The International Monetary Fund (IMF) has revised upward the projection of Croatia's real Gross Domestic Product for this and next year, saying that Croatia's GDP growth in 2019 is likely to be twice as strong as the growth of a group of countries which the Washington-based fund calls "Emerging and Developing Europe".
Croatia's economic growth is projected to revive to 3% in 2019, according to the IMF Winter Economic Outlook (WEO), which is 0.4 percentage points higher than the Fund's estimate released in April.
In 2020, Croatia's economy is expected to grow by 2.7%, which is 0.2 percentage points more than in the previous projection.
The IMF also estimates that Croatia's economy grew by 2.6% in 2018, which is 0.1 percentage point lower than in its previous forecast.
Croatia's economic growth of 3% in 2019 is twice as high as the projection for "Emerging and Developing Europe" which, apart from Croatia, includes Russia, Turkey, Poland, Romania, Ukraine, Hungary, Belarus, Bulgaria and Serbia.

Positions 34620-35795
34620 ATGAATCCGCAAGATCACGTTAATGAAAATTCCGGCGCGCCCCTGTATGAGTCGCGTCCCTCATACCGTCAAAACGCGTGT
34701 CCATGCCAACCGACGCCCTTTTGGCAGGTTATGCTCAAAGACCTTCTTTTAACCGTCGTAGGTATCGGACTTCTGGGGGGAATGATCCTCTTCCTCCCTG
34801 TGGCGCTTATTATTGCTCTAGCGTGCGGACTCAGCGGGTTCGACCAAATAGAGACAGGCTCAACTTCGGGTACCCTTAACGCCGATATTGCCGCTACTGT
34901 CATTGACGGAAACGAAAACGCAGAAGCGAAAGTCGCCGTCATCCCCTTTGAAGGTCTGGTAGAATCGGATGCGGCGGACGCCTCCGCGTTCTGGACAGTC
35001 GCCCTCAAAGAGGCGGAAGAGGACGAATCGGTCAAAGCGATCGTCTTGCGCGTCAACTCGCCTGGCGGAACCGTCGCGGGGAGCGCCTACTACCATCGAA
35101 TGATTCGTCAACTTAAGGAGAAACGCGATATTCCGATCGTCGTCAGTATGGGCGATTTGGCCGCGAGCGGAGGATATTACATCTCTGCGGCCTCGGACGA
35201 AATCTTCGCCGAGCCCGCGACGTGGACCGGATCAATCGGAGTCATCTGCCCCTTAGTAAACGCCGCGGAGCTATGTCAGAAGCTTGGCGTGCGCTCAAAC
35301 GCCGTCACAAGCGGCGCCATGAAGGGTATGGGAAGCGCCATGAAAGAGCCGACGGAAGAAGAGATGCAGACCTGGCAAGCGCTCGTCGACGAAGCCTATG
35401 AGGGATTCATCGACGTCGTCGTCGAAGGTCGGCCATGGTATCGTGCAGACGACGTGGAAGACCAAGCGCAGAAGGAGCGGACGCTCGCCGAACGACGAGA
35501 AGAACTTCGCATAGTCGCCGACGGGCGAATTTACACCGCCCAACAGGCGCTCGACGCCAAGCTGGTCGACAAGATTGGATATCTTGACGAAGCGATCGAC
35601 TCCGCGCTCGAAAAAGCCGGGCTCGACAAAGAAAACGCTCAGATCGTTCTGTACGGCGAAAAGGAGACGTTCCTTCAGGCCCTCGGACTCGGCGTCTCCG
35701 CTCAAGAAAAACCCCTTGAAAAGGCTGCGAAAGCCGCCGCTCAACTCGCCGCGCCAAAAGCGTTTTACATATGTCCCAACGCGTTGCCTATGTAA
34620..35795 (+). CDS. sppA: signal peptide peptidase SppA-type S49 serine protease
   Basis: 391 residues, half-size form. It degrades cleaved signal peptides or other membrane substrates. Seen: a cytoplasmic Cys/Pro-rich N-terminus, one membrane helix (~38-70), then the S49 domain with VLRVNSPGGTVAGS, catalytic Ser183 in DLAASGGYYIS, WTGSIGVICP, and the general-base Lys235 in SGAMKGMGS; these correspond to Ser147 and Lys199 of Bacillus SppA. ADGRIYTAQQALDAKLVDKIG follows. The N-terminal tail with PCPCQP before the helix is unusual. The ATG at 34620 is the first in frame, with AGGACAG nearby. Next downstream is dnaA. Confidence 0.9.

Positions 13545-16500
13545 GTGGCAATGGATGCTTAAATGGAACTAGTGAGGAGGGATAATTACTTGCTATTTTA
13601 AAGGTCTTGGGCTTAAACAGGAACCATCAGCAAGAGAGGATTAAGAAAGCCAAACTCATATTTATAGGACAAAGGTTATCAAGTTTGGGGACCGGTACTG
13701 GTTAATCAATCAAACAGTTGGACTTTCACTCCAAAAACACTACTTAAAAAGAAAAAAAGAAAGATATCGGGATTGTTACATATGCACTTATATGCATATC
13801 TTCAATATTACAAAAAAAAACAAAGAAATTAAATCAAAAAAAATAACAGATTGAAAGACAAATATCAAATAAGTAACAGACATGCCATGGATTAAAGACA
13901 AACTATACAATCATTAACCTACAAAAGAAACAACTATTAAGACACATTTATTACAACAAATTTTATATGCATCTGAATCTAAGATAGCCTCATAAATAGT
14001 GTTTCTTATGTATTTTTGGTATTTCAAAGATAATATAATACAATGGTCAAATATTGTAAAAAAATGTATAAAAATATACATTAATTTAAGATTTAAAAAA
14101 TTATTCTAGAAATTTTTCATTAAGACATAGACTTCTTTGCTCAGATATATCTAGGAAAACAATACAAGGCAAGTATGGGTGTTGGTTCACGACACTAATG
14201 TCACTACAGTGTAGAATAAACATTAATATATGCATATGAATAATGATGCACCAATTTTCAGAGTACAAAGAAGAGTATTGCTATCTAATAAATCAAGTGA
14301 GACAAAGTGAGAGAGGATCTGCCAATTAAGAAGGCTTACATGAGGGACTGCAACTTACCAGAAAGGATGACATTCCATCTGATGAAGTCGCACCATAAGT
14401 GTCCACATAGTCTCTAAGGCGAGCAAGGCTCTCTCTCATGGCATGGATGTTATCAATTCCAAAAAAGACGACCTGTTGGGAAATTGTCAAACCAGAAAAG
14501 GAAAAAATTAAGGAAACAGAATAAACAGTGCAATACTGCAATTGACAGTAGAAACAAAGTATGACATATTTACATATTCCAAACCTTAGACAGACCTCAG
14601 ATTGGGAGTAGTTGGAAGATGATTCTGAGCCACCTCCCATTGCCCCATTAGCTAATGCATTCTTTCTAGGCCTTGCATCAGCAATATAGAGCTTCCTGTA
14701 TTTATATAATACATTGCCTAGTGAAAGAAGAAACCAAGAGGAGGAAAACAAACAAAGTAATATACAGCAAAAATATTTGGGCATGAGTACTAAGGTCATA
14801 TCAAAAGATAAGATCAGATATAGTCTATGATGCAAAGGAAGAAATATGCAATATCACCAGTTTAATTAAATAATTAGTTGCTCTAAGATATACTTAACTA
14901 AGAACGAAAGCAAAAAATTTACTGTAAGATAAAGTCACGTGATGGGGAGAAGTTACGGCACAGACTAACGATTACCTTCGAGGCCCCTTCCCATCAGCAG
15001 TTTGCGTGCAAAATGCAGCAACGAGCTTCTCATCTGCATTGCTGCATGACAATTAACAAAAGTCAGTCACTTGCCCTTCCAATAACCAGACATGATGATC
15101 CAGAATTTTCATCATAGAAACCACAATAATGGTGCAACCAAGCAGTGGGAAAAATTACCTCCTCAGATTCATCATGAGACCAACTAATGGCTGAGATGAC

The aggregate economic growth of that group is estimated by the IMF at 1.8% in 2019, and in 2020 the group's growth rate is set at 2.5%.
The main reason for the slower economic growth in "Emerging and Developing Europe" is Turkey's economic stagnation this year, which neutralises Hungary's 4.6% growth projection and Poland and Romania's growth projection of 4%.
The IMF also projects Croatia's unemployment rate of 9.0% this year to further fall to 8% in 2020, after it stood at 9.9% in 2018.
Croatia's consumer prices index is put at 1% in 2019 and 1.2% in 2020.
Croatia's current account balance surplus, expressed as a percentage of GDP, stands at +1.7% in 2019 and +1% in 2020, after it stood at +2.5% in 2018.